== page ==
Emily Dzialo, a freshman at St. John in New York, and resident of Middlefield, was honored with the 2012 “Trevor Palonen Top Youth Walker Award” by the March of Dimes Connecticut Chapter at the Franklin Delano Roosevelt Spirit of Giving Celebration at the New Haven Lawn Club on February 16. The evening celebrated the Chapter’s volunteers, donors and sponsors, and honored 11 individuals as “2012 Volunteers of Excellence.” She also won the award in 2011.
Since a young age, the Dzialo family has made supporting the March of Dimes and its annual event, March for Babies, a family tradition, as Emily’s father Edward is a founding member of the Middletown March for Babies event. In 2012, Emily raised over $10,000, making her the top youth fundraiser in the state (ages 18 and younger), and was ranked #3 in the nation among youth. Since 2005, she has raised over $51,500 in support of the March of Dimes mission of stronger, healthier babies.
"When I was in 8th grade, I had the opportunity to visit a neonatal intensive care unit. It was that experience that truly motivated me to be a contributing volunteer for this organization. I am a huge advocate and supporter of the March of Dimes and its mission for healthy babies. I am so deeply honored to receive this award again this year,” said Dzialo.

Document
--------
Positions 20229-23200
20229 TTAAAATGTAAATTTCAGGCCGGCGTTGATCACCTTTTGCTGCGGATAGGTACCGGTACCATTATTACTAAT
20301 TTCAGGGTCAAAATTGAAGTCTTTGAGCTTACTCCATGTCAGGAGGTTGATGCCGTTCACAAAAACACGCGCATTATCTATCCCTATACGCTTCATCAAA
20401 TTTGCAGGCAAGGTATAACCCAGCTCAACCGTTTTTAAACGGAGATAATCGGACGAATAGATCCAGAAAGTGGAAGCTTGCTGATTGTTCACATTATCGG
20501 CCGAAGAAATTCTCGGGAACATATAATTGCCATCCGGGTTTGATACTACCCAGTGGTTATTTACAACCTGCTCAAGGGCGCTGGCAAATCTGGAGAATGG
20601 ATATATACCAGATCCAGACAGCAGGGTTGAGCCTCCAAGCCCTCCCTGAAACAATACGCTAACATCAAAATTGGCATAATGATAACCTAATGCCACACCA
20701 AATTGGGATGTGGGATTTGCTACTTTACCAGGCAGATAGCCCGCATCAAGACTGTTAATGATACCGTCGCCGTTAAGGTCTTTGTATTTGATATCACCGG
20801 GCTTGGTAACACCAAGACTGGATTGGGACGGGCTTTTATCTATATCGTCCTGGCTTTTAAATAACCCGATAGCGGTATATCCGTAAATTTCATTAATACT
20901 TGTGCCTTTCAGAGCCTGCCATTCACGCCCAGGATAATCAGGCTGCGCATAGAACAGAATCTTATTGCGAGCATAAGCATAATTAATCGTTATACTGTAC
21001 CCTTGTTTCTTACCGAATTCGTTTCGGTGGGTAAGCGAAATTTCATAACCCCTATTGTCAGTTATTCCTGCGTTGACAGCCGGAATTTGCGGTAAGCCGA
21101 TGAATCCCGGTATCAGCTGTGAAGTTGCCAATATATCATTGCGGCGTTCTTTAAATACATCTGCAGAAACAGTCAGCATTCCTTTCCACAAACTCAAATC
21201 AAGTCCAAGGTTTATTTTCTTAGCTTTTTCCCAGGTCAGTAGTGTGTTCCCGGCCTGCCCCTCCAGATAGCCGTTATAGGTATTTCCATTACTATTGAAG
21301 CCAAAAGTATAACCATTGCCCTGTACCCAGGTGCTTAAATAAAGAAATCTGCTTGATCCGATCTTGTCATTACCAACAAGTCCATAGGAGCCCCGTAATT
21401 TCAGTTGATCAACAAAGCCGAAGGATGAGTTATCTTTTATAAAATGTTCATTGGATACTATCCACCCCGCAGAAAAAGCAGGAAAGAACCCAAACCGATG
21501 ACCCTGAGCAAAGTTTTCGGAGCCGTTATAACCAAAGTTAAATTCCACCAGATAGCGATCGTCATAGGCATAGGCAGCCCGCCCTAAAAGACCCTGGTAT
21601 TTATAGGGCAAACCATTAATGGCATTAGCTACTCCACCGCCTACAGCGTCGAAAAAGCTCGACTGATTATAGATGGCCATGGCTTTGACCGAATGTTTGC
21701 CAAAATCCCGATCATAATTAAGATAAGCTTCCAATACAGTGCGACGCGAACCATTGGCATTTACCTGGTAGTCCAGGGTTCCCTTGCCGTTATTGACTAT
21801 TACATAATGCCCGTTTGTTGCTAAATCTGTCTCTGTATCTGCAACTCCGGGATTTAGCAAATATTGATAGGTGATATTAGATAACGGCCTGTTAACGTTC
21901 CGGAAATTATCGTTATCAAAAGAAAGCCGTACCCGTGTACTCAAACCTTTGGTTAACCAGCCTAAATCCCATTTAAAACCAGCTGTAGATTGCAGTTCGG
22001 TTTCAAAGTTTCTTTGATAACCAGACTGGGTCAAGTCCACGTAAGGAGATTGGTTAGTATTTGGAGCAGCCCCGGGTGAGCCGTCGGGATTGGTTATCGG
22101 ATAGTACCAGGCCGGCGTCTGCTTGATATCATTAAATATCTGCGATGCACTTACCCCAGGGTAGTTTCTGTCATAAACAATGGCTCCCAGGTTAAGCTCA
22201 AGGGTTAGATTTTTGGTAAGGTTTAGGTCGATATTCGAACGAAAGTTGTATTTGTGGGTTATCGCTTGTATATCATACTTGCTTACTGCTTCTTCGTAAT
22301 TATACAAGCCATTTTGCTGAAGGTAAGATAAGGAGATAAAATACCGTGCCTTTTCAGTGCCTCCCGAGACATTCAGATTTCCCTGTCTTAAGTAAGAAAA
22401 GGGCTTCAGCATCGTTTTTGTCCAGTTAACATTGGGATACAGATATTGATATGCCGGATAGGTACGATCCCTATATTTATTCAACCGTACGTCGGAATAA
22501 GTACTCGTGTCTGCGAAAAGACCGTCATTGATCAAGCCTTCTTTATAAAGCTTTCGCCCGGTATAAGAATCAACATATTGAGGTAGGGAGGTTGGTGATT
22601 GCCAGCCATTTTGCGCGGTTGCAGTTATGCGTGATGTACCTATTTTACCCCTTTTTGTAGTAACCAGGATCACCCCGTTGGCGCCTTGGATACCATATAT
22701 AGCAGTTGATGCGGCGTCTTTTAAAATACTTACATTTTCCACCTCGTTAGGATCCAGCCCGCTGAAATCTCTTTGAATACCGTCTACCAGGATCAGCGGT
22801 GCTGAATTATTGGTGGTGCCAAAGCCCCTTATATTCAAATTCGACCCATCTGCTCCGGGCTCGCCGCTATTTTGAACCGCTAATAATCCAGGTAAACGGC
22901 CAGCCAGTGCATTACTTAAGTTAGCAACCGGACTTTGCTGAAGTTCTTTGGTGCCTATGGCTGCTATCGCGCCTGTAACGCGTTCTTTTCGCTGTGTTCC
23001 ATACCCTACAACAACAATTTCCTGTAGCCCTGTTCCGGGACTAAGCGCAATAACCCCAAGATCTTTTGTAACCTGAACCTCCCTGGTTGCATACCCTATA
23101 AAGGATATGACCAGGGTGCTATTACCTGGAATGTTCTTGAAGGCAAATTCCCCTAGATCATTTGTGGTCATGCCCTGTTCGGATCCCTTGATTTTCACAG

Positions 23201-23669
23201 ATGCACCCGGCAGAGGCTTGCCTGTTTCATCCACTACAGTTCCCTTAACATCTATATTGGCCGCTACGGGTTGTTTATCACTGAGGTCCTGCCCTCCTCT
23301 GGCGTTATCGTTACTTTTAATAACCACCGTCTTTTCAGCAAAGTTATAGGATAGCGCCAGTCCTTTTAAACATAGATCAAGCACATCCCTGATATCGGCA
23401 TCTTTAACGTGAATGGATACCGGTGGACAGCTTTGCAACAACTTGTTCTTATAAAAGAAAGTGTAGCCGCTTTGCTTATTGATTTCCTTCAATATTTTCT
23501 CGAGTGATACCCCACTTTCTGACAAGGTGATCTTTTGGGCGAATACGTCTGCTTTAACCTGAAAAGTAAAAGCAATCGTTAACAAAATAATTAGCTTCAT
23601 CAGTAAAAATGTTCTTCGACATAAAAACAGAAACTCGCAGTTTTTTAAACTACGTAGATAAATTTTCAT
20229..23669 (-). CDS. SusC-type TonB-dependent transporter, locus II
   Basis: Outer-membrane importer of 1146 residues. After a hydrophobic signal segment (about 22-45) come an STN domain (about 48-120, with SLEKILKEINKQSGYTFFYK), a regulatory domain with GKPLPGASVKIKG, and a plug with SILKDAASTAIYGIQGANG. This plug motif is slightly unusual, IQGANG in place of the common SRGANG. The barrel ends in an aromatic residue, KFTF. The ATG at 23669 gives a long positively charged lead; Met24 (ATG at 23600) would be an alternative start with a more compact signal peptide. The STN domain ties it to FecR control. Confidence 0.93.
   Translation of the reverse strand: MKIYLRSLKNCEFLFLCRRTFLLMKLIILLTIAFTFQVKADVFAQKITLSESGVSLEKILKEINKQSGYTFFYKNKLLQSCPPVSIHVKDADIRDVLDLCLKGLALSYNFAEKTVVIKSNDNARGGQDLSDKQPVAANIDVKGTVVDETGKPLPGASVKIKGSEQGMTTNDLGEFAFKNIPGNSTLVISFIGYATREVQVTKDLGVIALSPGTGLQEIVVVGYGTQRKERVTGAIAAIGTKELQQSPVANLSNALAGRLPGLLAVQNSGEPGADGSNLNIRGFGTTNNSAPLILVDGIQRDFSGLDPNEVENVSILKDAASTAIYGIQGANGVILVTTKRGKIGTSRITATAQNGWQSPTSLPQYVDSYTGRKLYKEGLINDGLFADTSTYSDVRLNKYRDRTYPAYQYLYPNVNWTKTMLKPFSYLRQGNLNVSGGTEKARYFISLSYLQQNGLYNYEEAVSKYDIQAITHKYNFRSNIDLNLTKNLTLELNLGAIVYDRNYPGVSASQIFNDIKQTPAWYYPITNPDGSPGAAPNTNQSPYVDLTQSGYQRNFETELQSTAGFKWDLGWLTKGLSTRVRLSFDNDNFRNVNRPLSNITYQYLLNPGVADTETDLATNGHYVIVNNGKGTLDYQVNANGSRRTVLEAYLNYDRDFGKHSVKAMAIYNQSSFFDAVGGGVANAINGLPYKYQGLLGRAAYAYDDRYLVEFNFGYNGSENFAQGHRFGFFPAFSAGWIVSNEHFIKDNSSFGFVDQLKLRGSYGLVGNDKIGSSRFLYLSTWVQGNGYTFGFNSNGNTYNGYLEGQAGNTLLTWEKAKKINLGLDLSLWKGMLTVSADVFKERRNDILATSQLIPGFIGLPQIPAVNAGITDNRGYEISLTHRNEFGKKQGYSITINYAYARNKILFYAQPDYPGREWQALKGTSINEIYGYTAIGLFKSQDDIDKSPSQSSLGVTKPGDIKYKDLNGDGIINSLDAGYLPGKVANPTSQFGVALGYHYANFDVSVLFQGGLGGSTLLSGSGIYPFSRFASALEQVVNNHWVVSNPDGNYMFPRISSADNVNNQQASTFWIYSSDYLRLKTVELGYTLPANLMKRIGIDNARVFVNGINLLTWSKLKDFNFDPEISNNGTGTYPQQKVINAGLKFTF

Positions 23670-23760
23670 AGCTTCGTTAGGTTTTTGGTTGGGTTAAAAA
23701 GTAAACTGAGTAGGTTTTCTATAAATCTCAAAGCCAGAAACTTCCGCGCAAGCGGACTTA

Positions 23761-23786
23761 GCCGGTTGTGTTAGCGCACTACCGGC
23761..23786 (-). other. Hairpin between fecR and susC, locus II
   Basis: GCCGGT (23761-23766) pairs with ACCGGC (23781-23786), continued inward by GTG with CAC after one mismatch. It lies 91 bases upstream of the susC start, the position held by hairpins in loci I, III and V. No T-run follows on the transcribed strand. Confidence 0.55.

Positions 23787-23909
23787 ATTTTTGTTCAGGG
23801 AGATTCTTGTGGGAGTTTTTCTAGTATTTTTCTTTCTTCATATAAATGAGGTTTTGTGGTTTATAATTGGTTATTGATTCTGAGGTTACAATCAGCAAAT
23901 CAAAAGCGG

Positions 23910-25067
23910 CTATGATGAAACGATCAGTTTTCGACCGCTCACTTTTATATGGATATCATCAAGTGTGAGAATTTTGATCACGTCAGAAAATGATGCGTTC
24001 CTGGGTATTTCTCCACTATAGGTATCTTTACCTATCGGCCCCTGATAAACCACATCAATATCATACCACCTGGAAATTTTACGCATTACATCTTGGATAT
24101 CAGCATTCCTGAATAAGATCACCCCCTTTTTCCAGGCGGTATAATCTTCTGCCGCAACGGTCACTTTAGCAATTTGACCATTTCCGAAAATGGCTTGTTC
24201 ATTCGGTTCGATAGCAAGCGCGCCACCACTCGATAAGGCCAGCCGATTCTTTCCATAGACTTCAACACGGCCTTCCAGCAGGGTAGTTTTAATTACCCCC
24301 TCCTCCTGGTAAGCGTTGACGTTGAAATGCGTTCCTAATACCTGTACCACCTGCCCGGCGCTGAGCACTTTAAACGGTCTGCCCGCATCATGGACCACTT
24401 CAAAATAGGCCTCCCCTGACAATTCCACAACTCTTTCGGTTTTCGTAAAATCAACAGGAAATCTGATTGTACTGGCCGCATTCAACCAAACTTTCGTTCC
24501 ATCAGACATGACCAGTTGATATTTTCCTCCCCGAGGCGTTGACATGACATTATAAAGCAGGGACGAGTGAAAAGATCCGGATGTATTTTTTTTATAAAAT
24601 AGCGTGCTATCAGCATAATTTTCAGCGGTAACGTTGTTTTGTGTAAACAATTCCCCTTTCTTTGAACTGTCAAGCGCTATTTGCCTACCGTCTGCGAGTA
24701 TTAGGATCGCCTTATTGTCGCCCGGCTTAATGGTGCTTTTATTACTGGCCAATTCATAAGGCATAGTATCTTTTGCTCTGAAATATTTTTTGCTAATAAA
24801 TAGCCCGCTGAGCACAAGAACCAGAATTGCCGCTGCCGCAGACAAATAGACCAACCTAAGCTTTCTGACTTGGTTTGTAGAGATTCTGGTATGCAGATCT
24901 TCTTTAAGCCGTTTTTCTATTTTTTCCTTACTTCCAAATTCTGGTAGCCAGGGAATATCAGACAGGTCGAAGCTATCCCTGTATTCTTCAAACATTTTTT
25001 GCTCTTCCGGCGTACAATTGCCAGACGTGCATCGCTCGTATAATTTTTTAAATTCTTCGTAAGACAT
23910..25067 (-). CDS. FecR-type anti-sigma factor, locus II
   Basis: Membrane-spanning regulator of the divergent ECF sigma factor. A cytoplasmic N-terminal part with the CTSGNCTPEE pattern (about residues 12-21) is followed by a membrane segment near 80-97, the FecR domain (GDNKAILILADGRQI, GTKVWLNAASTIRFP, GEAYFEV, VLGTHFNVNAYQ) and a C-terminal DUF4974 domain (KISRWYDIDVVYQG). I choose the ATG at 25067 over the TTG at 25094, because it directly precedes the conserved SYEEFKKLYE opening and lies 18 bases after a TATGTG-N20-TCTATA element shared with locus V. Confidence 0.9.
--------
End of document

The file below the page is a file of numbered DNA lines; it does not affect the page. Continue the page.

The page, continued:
The Top Youth Walker Award was established in 2006 after a special young man in Plainfield, CT - Trevor Palonen. For 12 years Trevor, with his family by his side, participated in March for Babies, then WalkAmerica, and since 1995 had been the top youth walker in the state. Sadly, Trevor passed away at age 16 in May 2006. Trevor’s spirit and will to live continue to serve as an inspiration to all who knew him, and the March of Dimes will always remember Trevor as a “hero for babies.”
Trevor’s parents, Pat and Arvid, also sent their congratulations to Emily, saying “we know Trevor is smiling down on you and is so proud of you as you receive the award in his name.”
In 2013, the March of Dimes celebrates its 75th anniversary and its ongoing work to help babies get a healthy start in life. Early research led to the Salk and Sabin polio vaccines that all babies still receive. Other breakthroughs include new treatments for premature infants and children with birth defects. About 4 million babies are born each year in the United States, and all have benefitted from March of Dimes lifesaving research and education.
The March of Dimes is the leading nonprofit organization for pregnancy and baby health. With chapters nationwide, the March of Dimes works to improve the health of babies by preventing birth defects, premature birth and infant mortality. For the latest resources and information, visit marchofdimes.com or nacersano.org. Find us on Facebook and follow us on Twitter.